The BBC’s Panorama channel ‘investigation’ into Labour’s ‘anti-Semitism’ was so blatantly one sided its broadcast as ‘news’ demanded an explanation. In an attempt to grasp why the British national broadcaster fails to fulfil its core mission to report the news in as unbiased a manner as possible, I interviewed a former senior editor for the BBC. The editor, a 35 year veteran of the BBC, reveals the culture that has steered the BBC into its present position as a Zionist mouthpiece.
In acting as a whistle blower, the former editor risks severe consequences. In Britain leading journalists have been locked behind bars and put under threat of extradition for reporting information whose truthfulness has not even been challenged.
Sadly, this danger is heightened under the present toxic political atmosphere in Britain, as demonstrated by its purging of a major political party and its tolerance for abuse of its judicial system to deter and punish anyone who dares to question the Zionist narrative.
Q: When did the BBC become openly biased?
A: The BBC has always been biased towards Israel, and its bias has been well documented. The reasons for this bias have long been the subject of serious academic studies, the best known of which is Greg Philo’s and Mike Berry’s More Bad News from Israel. In fact, in 2006 an independent report commissioned by the BBC’s own governing body concluded that the BBC’s coverage of the Israeli-Palestinian conflict “does not consistently constitute a full and fair account of the conflict but rather, in important respects, presents an incomplete and in that sense misleading picture.”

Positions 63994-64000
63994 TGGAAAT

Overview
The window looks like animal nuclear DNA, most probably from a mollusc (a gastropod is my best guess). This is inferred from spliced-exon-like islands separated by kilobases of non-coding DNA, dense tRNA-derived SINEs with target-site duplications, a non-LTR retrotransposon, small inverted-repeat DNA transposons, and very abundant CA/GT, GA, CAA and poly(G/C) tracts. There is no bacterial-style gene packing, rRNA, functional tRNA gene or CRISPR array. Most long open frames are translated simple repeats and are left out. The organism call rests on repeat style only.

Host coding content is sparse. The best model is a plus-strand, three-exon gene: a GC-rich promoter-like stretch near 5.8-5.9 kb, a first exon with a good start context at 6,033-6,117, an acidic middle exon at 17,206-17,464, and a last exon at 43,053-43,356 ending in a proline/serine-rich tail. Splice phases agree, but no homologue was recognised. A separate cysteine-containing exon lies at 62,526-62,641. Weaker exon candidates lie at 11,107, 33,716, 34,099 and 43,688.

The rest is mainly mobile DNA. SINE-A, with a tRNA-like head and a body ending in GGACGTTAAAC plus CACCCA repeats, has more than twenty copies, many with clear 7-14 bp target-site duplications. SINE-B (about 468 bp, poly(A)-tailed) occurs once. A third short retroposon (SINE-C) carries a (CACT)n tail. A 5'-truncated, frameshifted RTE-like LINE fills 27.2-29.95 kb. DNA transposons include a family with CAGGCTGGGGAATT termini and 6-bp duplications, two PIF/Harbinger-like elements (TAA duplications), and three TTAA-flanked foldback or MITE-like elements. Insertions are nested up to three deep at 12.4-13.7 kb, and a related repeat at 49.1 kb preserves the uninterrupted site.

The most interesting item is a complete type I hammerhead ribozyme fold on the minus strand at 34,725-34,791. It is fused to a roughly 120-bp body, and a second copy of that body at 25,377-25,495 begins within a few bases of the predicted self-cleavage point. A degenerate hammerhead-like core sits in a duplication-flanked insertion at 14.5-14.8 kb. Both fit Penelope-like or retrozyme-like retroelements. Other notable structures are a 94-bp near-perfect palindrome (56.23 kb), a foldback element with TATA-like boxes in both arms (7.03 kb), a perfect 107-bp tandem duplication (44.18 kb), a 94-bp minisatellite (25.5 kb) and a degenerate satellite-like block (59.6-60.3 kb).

Q: Who and what drove this cultural and political direction within the corporation?
A: There are a number of drivers behind this biased BBC culture. The most important is the fact that a small number of hardline Zionists occupy key positions at the top and middle levels of the corporation, as well as at the shop-floor level, by which I mean the people who select what to publish or broadcast on a daily basis and who provide editorial steer to journalists. This has been widely publicised and has been in the public domain for some time — see,